28 November 2018 by Roy Preece
Su Yen is a dreamer in many ways. But her dreams are not just idle ‘daydreaming’. She has positive visions for the future: for herself, for her friends, for ancient buildings, for Taiwan. Of course, she also dreams when she is asleep, but unlike most of us she can remember and tell her dreams in great detail – and they have a strange way of coming true in her life . . .
“I once dreamt of a cathedral which was so beautiful. I saw a great dome, but I was not sure whether I was inside or outside the building. There were earth-coloured mural paintings and some words on the ceiling of the dome. A priest wearing a black gown stood by the altar and was looking up at somewhere towards the sky or ceiling. I followed the line of his sight, and to my surprise saw snowflakes flying elegantly down in beautiful sunshine coming through windows. I was so attracted to this magical scene, but was so confused in my dream whether it was an indoor or outdoor scene, or whether it combined both; you know what dreams are like”
She interrupted me before I finished the story. ‘How could you know it was St Paul’s because your dream was so abstract?’
‘I described my dream to a friend who then immediately answered me, “ST PAUL’S CATHEDRAL, in London”. So I went to St Paul’s to see if it’s really the one in my dream. And then I saw the paintings on the ceiling in the dome and all the priests were wearing black gowns there. I told my supervisor, “I think the God has chosen St Paul’s for me to do the research.” (Dear Su Yen, page 215)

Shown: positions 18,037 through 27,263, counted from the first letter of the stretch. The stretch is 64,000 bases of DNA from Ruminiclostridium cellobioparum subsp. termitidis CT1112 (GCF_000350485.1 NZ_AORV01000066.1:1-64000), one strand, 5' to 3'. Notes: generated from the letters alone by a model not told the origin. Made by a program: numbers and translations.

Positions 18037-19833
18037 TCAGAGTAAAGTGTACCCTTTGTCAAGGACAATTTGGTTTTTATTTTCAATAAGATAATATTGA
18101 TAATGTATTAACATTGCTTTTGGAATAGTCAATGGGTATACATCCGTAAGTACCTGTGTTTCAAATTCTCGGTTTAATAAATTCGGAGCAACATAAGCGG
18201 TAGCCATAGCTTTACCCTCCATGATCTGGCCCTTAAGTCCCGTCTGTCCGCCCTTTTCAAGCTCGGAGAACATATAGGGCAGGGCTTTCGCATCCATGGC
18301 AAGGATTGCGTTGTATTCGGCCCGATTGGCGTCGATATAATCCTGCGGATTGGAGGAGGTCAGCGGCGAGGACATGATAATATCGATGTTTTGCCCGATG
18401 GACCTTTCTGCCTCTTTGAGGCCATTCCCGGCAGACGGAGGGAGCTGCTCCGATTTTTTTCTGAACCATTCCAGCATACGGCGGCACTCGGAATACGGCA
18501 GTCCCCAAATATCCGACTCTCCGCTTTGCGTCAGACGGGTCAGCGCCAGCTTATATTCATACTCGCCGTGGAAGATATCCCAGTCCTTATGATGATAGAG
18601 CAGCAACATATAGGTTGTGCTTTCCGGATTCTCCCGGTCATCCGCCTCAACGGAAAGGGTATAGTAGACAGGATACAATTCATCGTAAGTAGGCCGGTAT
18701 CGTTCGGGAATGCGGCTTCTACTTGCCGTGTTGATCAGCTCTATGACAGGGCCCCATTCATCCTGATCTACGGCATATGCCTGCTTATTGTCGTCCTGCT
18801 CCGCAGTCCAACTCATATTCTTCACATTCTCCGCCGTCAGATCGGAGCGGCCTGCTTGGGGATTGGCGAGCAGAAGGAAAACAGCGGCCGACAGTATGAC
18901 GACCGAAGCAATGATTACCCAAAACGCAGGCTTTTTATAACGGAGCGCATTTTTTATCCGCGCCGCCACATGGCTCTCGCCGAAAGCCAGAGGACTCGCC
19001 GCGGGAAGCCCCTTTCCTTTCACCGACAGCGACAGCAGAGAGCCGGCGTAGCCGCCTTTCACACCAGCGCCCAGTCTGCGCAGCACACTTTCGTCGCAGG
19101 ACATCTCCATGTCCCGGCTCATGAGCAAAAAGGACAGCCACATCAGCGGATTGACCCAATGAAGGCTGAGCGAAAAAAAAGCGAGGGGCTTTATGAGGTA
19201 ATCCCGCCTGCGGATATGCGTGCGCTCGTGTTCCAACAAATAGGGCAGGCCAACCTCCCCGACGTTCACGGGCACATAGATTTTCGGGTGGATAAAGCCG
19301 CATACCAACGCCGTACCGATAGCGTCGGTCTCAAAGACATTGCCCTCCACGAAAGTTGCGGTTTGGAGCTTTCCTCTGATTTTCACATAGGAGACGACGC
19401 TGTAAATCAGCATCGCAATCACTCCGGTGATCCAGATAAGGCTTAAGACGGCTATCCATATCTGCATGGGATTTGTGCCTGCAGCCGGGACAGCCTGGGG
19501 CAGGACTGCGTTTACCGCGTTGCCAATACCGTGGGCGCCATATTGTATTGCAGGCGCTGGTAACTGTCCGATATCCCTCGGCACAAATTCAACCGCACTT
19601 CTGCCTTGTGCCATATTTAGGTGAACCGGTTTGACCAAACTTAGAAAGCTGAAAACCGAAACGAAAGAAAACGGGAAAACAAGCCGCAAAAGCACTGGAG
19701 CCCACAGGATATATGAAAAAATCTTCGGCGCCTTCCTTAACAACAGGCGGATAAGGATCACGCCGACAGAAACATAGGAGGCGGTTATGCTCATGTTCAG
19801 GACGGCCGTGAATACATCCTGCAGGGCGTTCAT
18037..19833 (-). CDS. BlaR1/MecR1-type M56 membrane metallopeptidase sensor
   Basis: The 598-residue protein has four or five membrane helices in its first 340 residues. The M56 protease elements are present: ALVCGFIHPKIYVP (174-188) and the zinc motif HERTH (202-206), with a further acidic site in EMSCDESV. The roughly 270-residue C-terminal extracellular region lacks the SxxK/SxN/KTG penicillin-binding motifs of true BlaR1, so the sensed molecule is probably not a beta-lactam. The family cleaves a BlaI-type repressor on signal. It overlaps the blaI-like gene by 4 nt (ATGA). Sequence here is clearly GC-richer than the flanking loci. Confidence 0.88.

Now another sort of dream, a virtual creation, is taking place, thanks to modern technology and skilled artists. See St Pauls Cathedral virtually.
Everyone knows St Paul’s Cathedral in London, built after the Great Fire of London in 1666. This neo-classical building replaced Old St Pauls, destroyed in the Great Fire, a medieval gothic building like many which still exist in England and western Europe.
This Is not the first time Old Saint Pauls has been re-imagined. In the 1840s the writer Harrison Ainsworth wrote a hard-hitting historical romance with the title Old Saint Paul’s: A Tale of the Plague and the Fire, which includes detailed ‘word pictures’ of the old building and a dramatic description of its destruction by fire, with rivers of molten lead running down from the roof and burying the two villains of the story.
A slightly later edition had many wonderful atmospheric engravings of the old cathedral, which you may find more evocative than the rather soulless computer reconstructions of today. Search for 'Old St Pauls' here.